2007 Suzuki GSX-R750 TestHere’s another look back at an older Suzuki GSX-R750 – one of our all-time favorite sportbikes for both the street and track. This review is from July 2007…it’s great to see how much technology has advanced in a decade.I had decided to ride the middleweight 2007 Suzuki GSX-R750 once again on the street to prove to myself that my first impression was correct: This machine is as close to the perfect sport bike as it is possible to get. Well, for now, anyway.
creating a somewhat upright position with the hands merely dropped to reach the handlebars. Without a long stretch forward, the whole chin-up, neck-tweaking, shoulder-wrenching normalcy found on other supersports, was absent. The footpegs are naturally set somewhat high, but they do have some adjustability built in, and even with my long legs I still found the seating position to be comfortable.The engine is, of course, turbine-like. From idle, the motor reacts to throttle blips by spinning up and back down in an instant. An urgent yelping from the shorty exhaust placed under the engine (for improved weight distribution) gets the adrenaline surging immediately and then the light, cable-operated clutch bites at precisely the right point.Once underway I found the four-cylinder motor to have a visceral, slightly raw feel; and yet, thanks to a secondary balancer shaft, it neither buzzes unpleasantly nor creates the dreaded hand numbness of other machines I’ve ridden. Power is extreme, and yet very manageable; there’s no sudden big hit per se, just tons of power reaching the pavement right through the rev range.Carrying just 360 pounds plus rider and fluids, the bike’s lack of weight helps make it move extraordinarily quickly, especially if you scream the motor all the way to its 15,000 rpm red line. Although considerably more torquey than a 600cc machine, the engine does not produce the intimidating wallop of its big brother. That is not to say the Suzuki GSX-R750 cannot high-side, but for this particular pilot, it is far less top-of-mind when exiting corners than on the hyper-horsepower bikes, and that makes for greater rider confidence and ultimately, more fun.Pulling out from slow speed corners in the lower gears, the two-stage fuel injection delivers plenty of torque and a genuinely smooth transition back on to the power thanks to Suzuki’s dual butterfly system (the first opened by the rider’s wrist, the second by the ECU) and twin multi-hole injectors. I remember it took them a while to get this right, but now this system has quite simply become my personal comparison benchmark.Accelerating through the local canyon sweepers of Malibu, the suspension is firm, without being either jarring or bouncy. Turn-in is absolutely precise, and the handling is perfectly neutral. With both high- and low-speed compression damping adjustment at the rear, the Showa shock is clearly sophisticated in both design and performance. I found no reason to tamper with any of the stock settings at either end of the machine, as the damping is clearly well-matched to the spring rate and preload. The Showa fork tubes have a carbonized titanium coating to reduce friction; interestingly the 750 received the 41mm tube diameter forks typically fitted to 600cc size machines rather than the larger 43mm found on the bigger bikes. Again this demonstrates Suzuki’s commitment to provide us with liter-bike power in a 600cc class chassis. The end result is a nimble, intuitive handling bike that turns quickly, precisely and with complete confidence in the front end.When getting particularly busy riding on the street, I came to appreciate the Suzuki’s cockpit display. The single, large, white faced tachometer is simple to read at a glance. Immediately to its right, the LCD speed readout is impossible to misunderstand. Between the two is a digital gear indicator; something Suzuki has stuck with since my GT750 water buffalo days back in the 1970s—and, yes, I admit I find it very useful.But, as we all know, it is one thing for a motorcycle to work well on the road, quite another for it to work well at the track. Surely a comfortable bike on the street would prove soft and vague at track speeds? Mark Duncan at The Track Club invited me to one of his well-run Buttonwillow Raceway Park events to find out. We dropped the excellent Bridgestone BT014 tires four psi from their street pressures to 30 front and 32 rear, and I then set off on a shakedown lap.Duncan recently pioneered running the track in a counter-clockwise direction. It makes for a smoother, more flowing layout, and includes a nearly seven-tenths-of-a-mile long straight, followed by a fast sweeping lefthander.Riding the track layout for the first time, I found myself preoccupied with figuring out which way the corners went rather than trying to further evaluate the bike. Interestingly, that experience encapsulated what is so impressive about this bike—the GSX-R750 behaved flawlessly and allowed me to focus on my riding, despite the unfamiliar track layout. A fan by the day’s end; clearly the middleweight Gixxer would have its mettle tested.Accelerating hard in second gear out of the slow Mazda hairpin, the Gixxer pulled seamlessly from around 4000 rpm. The six-speed gearbox has a nice short throw at the lever, and each gear selects smoothly. There is no missed shifting, no worrying, just the freedom to focus on the next corner that is now rushing alarmingly toward me. On that long straight I was seeing over 150 mph indicated before coming on to the brakes for the fast sweeper. Even the high speeds involved didn’t faze the Tokico radial calipers; there was no hint of fade and the radial master cylinder provided wonderful feel at the lever. Further on in the lap, screaming past the pits on the front straight led to a slow 90-degree righthander, and changing down through the gearbox into second gear was made seamless by the slipper clutch. Again, it was one less factor to be concerned about. Simple.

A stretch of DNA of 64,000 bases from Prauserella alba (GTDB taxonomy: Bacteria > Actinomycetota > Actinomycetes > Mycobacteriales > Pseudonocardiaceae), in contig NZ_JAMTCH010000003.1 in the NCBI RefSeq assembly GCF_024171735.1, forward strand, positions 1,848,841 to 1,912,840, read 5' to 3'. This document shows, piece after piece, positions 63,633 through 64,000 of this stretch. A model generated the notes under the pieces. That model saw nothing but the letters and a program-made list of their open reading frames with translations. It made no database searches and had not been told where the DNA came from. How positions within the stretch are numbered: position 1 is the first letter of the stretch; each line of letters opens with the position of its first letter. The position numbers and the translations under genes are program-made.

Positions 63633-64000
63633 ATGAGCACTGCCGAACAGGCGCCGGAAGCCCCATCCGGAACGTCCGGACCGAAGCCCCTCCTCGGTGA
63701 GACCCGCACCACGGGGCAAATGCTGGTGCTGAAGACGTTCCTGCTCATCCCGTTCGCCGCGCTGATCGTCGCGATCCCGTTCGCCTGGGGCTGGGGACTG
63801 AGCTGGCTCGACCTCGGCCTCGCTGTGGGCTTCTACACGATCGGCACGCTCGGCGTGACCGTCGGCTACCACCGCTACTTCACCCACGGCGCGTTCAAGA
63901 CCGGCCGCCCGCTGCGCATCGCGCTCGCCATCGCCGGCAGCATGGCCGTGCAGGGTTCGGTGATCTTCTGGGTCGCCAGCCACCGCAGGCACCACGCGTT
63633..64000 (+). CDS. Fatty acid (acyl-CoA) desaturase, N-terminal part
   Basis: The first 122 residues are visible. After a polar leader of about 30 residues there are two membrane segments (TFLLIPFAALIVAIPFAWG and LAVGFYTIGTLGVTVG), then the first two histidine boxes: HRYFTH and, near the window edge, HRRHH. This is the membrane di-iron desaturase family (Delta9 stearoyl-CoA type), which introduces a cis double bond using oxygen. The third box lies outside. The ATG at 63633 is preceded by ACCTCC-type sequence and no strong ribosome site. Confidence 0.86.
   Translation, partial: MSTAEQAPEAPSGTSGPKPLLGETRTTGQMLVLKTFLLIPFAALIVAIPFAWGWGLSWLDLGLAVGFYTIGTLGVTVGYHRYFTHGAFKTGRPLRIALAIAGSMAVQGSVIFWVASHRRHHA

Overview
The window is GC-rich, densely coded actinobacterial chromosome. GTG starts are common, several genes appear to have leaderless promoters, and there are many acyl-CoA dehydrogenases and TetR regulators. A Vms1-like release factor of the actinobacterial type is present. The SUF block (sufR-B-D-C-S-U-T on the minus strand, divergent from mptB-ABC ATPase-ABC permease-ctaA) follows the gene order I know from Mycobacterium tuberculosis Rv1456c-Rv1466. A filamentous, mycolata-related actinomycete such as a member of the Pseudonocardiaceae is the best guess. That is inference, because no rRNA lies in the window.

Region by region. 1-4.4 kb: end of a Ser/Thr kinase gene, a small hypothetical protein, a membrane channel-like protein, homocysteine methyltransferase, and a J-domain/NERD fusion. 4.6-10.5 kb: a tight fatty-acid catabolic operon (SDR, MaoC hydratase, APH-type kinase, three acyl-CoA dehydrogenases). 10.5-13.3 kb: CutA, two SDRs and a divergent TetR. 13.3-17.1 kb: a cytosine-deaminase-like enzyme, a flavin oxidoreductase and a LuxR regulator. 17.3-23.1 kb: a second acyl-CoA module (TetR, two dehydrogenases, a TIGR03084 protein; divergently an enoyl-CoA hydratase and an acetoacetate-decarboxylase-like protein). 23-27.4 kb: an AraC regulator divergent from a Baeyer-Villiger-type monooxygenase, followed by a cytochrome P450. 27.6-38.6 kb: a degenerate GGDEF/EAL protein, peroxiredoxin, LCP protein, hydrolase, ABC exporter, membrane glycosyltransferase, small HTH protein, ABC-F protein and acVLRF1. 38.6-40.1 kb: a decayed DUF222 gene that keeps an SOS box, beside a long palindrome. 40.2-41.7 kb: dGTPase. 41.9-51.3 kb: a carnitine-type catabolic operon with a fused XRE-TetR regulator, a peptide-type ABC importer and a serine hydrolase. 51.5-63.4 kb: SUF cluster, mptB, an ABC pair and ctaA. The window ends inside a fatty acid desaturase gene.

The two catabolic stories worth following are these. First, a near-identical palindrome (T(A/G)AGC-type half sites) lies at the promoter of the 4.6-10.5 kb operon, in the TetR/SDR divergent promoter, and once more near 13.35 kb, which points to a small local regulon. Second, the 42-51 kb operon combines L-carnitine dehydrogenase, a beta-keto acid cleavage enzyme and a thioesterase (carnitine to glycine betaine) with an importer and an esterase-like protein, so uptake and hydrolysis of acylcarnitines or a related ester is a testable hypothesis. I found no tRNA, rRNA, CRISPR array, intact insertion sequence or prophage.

- Helmet: Shoei
- Suit: Spidi
- Gloves: Cortech
- Boots: Sidi